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About California

As of 2007

California (i/ˌkælɨˈfɔrnjə/) is a state located on the West Coast of the United States. It is the most populous U.S. state, home to one out of eight people who live in the U.S., with a total of 38 million people, and it is the third largest state by area (after Alaska and Texas). California is bordered by Oregon to the north, Nevada to the east, Arizona to the southeast, and the Mexican State of Baja California to the south. It is home to the nation's second and fifth most populous census statistical areas (Greater Los Angeles Area and San Francisco Bay Area, respectively), and eight of the nation's 50 most populated cities (Los Angeles, San Diego, San Jose, San Francisco, Fresno, Sacramento, Long Beach, and Oakland). Sacramento is the state capital.

What is now California was first settled by various Native American tribes before being explored by a number of European expeditions throughout the 16th and 17th centuries. It was then claimed by the Spanish Empire as part of Alta California in the larger territory of New Spain. Alta California became a part of Mexico in 1821 following its successful war for independence, but would later be ceded to the United States in 1848 after the Mexican-American War. The western portion of Alta California was soon organized as the State of California, which was admitted as the 31st state on September 9, 1850. The California Gold Rush starting in 1848 led to dramatic social and demographic change, with large-scale immigration from the U.S. and abroad and an accompanying economic boom.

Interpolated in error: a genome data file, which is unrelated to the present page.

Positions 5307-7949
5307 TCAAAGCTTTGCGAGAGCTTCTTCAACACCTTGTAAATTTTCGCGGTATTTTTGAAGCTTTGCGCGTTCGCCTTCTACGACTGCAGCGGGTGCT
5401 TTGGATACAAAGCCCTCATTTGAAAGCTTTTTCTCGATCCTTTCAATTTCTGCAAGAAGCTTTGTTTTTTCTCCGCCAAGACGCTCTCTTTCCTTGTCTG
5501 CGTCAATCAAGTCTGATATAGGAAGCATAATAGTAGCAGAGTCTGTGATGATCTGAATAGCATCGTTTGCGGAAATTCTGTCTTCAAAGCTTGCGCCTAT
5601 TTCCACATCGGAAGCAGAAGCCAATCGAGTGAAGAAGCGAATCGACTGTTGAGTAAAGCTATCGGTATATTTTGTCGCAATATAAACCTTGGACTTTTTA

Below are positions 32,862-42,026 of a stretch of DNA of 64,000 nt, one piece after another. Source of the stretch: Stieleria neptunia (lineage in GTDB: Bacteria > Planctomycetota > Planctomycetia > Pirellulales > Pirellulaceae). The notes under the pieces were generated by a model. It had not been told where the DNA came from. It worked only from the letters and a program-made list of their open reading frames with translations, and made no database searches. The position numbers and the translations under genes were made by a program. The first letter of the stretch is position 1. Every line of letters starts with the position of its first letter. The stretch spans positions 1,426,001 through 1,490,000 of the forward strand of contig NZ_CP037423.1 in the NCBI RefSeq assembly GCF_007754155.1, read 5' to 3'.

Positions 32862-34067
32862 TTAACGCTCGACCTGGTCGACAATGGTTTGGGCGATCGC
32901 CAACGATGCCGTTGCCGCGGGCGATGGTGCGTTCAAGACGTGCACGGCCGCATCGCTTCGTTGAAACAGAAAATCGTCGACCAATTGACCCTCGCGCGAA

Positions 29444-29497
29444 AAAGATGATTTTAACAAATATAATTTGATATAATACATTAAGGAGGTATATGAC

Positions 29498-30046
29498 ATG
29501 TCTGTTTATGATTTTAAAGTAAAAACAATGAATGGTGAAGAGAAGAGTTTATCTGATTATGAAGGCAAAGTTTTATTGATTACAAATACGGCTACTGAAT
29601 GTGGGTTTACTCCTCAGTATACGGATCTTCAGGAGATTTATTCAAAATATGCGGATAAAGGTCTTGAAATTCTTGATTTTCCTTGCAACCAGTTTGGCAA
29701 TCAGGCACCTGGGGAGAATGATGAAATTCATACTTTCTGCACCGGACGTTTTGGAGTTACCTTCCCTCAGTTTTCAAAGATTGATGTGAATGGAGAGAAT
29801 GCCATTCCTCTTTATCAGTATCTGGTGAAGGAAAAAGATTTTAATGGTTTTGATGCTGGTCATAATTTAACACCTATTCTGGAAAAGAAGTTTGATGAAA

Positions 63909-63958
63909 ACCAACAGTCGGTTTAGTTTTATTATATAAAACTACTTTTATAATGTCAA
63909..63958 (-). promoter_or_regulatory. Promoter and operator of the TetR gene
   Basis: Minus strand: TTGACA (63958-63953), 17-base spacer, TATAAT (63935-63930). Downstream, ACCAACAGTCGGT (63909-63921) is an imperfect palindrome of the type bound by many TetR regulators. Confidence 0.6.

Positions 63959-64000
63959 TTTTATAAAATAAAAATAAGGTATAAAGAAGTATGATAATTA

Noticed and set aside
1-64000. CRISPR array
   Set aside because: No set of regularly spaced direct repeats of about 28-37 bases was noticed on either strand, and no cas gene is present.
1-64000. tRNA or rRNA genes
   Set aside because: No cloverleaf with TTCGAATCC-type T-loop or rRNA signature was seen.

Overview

California's diverse geography ranges from the Pacific Coast in the west, to the Sierra Nevada in the east – from the Redwood–Douglas fir forests of the northwest, to the Mojave Desert areas in the southeast. The center of the state is dominated by the Central Valley, a major agricultural area. California contains both the highest and lowest points in the contiguous United States (Mount Whitney and Death Valley), and has the 3rd longest coastline of all states (after Alaska and Florida). Earthquakes are a common occurrence because of the state's location along the Pacific Ring of Fire: about 37,000 are recorded annually, but most are too small to feel.

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